Ofwat is consulting on increasing the cap on the wastewater outperformance payments Severn Trent can receive under the Outcome Delivery Incentives (ODI) framework. This follows the company outperforming all its in-period wastewater ODIs to date, and almost reaching the 2% of RORE cap set at PR14 by April this year.
Severn Trent applied for the cap to be removed completely in July, but offered a number of options for Ofwat to consider. The regulator said last week that it agreed that keeping the PR14-set cap of 2% of RoRE in place would not be in customer interests, but set out its own proposal rather than accepting any of Severn Trent’s.
This is to increase the cap from 2% to 2.6% of RoRE, which would increase the maximum out-performance payments for Severn Trent by about £45m to around £200m. The regulator set out a number of conditions concerning increased service levels, a reduced incentive rate for external sewer flooding, and sharing best practice with other companies.
Ofwat is consulting on the plan until 21 November as part of a wider consultation on in-period ODIs for 2017-18 for those companies that opted in to the scheme at PR14. This proposed a net reward for Anglian Water only, with the other companies receiving net penalties, though in the case of Severn Trent this resulted from a company proposal to defer the bulk of its wastewater reward until 2020. The details were:
Anglian Water secured an outperformance payment of £4.6m to wholesale water bills in 2019-20 (an increase of £2.45 on the average annual household water bill in 2019-20). This was because of leakage outperformance: 9m fewer litres of water are leaking from the company’s network every day. Anglian does not have an in period wastewater ODI.
South West Water received a net penalty of £0.27m, comprising a reward of 0.5m on water (leakage was 1m litres per day lower than its performance commitment and it had resolved 96.1% of its operational customer contacts first time in 2017-18) offset by a penalty of £0.78m on wastewater (primarily because it had three Category 1 and 2 pollution incidents rather than its commitment of zero in 2017-18, and 237 Category 3 and 4 pollution incidents rather than its commitment of 218 in 2017-18.)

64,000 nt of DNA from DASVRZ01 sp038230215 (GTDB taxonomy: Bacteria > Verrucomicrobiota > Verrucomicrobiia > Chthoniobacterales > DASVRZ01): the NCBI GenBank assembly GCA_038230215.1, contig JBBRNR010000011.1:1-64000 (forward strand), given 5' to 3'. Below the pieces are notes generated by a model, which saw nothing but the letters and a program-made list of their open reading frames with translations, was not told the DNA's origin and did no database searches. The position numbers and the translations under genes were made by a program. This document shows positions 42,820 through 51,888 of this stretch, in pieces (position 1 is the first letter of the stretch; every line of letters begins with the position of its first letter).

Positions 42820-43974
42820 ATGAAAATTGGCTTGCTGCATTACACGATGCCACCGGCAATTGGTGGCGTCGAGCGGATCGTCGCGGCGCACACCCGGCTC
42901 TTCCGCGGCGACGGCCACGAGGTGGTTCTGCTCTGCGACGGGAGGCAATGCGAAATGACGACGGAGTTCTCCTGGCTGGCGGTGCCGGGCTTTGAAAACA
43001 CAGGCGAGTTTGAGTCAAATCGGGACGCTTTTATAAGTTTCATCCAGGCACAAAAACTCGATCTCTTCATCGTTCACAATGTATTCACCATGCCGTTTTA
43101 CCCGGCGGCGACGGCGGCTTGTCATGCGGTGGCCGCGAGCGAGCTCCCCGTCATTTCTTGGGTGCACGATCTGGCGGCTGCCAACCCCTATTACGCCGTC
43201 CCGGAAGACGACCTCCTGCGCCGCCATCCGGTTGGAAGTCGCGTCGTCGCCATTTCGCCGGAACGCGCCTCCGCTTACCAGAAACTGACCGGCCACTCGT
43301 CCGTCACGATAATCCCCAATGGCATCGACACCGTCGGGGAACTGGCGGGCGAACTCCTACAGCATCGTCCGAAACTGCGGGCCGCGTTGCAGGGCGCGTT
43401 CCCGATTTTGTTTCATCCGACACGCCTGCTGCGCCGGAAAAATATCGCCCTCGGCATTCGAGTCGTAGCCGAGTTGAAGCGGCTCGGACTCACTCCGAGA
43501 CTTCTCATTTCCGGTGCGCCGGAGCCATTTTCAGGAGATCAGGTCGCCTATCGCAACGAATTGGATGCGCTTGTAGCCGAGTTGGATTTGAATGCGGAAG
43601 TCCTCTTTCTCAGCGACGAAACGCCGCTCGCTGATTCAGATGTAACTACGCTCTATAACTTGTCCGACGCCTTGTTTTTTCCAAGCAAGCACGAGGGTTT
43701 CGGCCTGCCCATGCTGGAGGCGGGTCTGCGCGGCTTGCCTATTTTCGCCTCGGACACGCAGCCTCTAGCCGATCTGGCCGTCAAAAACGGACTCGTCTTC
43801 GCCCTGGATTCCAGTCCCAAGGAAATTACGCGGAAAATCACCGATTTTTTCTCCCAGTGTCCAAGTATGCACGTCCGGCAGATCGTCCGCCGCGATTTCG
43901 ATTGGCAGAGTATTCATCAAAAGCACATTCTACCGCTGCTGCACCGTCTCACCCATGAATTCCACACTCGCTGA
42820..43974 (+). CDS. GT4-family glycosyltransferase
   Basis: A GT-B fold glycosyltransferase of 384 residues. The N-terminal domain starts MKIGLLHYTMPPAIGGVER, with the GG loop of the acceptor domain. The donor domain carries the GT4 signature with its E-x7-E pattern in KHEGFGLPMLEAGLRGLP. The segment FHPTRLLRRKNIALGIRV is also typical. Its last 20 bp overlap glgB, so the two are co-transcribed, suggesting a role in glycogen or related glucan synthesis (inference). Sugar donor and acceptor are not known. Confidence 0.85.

Severn Trent’s situation is more complex. It received a net penalty of £4.7m, comprising £29.6m water penalty (primarily because it underperformed on supply interruptions by 23.49 minutes) offset by £24.9m wastewater reward. However the company earned a total wastewater outperformance payment of £87.8m, primarily because its number of external sewer flooding incidents was 49% lower than its commitment; its number of internal sewer flooding incidents was 31% lower than its commitment; and its number of Category 3 pollution incidents was 13% lower than its commitment.
Severn Trent proposed deferring the remaining £62.9m to future years. Hafren Dyfrdwy adopted Severn Trent’s ODI framework for the customers in and around Powys and Monmouthshire that transferred to it following Severn Trent’s takeover of the former Dee Valley Water and the resulting realignment of company boundaries along the Welsh border. Hence for the first time Hafren Dyfrdwy falls under the in period ODI regime, but only for its customers that were formerly with Severn Trent. The firm received a net penalty of £0.06m comprising a water penalty of £0.17m offset by a wastewater reward of £0.11m – though like Severn Trent, Hafren Dyfrdwy secured a larger wastewater reward but has proposed deferring the remaining £0.28m to future years.
Ofwat will make its final determinations of in-period ODIs for 2017-18 by 15 December 2018.